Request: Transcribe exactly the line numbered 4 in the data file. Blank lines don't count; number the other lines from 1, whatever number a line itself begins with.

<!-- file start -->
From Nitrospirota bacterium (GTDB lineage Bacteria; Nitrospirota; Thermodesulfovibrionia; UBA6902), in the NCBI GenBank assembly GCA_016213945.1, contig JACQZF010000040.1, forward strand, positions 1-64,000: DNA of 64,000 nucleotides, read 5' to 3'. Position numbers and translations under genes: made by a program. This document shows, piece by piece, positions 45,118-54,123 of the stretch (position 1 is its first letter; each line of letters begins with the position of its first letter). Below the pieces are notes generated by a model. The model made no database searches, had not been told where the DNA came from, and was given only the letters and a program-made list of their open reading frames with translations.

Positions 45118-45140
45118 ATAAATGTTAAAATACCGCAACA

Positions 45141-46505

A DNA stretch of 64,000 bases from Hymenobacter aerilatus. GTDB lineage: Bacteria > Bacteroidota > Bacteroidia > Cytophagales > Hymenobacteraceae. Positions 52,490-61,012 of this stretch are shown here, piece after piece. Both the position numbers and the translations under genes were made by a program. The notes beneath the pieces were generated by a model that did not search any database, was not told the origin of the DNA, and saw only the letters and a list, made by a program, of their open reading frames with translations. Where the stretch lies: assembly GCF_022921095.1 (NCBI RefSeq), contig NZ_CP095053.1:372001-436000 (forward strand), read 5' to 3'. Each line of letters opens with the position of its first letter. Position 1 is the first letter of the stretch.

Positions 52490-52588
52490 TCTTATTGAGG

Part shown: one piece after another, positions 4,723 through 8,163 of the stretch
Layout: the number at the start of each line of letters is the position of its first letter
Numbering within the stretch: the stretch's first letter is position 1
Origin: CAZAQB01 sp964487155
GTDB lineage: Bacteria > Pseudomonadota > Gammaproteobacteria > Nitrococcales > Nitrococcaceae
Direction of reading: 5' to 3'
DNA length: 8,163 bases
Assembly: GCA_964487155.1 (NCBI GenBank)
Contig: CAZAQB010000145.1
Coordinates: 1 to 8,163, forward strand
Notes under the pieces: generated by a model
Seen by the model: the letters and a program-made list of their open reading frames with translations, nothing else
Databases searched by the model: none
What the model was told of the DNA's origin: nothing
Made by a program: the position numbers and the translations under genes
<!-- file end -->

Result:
Positions 45141-46505